One of President Obama's top policy priorities in January should be a major new energy bill because expanding domestic energy production will promote economic growth and increase government tax receipts.
In his first term, after a series of high-profile, government-boosted green energy failures, Obama pivoted to an “all-of-the-above” energy strategy and took some steps to scale back regulatory burdens for traditional energy projects and open up domestic exploration. But much more needs to be done.
Energy entrepreneurs still face an ever-thickening web of regulations. For instance, in the case of hydraulic fracturing — a promising technology that frees up underground oil and natural gas deposits — at least 10 federal agencies have already launched regulatory initiatives.
Regulators are well within their powers to consider the environmental impact of energy projects, but the status quo is overly complex and costly. The White House can ratchet back needless rules while still meeting key green goals. Environmental regulations should have to meet strict cost/benefit tests. Private oil and gas companies should be allowed to quickly launch safe projects. And the administration should dramatically scale back the handouts flowing to wasteful renewable projects.
When it comes to jobs, expanding domestic oil and natural gas production would create tens of thousands. Many would be concentrated in states having the most trouble shaking off the recession.
No part of the American economy is more ripe for job growth than oil and natural gas. This sector already has 9.2 million positions and has added 100,000 new jobs since the start of the recession, making it one of few industries to post positive growth in recent years. By some estimates, fully using America's untapped oil and natural gas resources could create another 2 million jobs over the next two decades.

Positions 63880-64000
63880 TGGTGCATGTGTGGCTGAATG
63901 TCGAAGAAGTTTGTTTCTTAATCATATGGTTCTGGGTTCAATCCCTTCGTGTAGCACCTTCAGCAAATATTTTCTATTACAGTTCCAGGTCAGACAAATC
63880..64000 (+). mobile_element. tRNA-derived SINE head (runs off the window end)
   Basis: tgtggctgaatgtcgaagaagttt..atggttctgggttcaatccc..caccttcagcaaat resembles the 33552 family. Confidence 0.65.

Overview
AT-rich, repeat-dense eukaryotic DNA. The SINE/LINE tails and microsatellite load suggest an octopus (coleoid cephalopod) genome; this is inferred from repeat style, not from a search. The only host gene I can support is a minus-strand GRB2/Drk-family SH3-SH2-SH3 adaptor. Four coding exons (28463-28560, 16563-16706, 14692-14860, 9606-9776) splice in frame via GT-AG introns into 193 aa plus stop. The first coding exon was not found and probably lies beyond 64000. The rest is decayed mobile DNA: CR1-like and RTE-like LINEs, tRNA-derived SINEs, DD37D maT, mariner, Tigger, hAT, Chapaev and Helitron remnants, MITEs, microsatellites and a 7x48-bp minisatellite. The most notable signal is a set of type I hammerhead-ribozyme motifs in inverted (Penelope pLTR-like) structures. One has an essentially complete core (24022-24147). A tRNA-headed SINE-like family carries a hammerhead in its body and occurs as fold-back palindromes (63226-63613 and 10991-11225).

It's also time to eliminate wasteful government spending on hopeless “green” projects. Today, more than 75 percent of all tax subsidies go to renewables. The government also provides billions in direct support to the industry. These benefits are so lavish that the average solar company's effective tax rate is actually a negative 245 percent! Wind energy's effective tax rate is a negative 164 percent.
Public engineering of the energy market might be appealing in theory. In practice, though, the government has proved to be bad at picking good investments. Solyndra isn't the only flop. Several government-backed battery factories have also closed. The most recent example is the electric car battery maker A123 Systems, which took in over $249 million in federal grants before declaring bankruptcy in October.
The government may have a role to play in financing the earliest stages of energy research and development. But that's it. Passing an expansive energy bill geared at increasing domestic production while cutting wasteful green subsidies would create jobs, boost the economy and reduce the deficit. This must be President Obama's top priority come January.
Thorning is senior vice president and chief economist for The American Council for Capital Formation.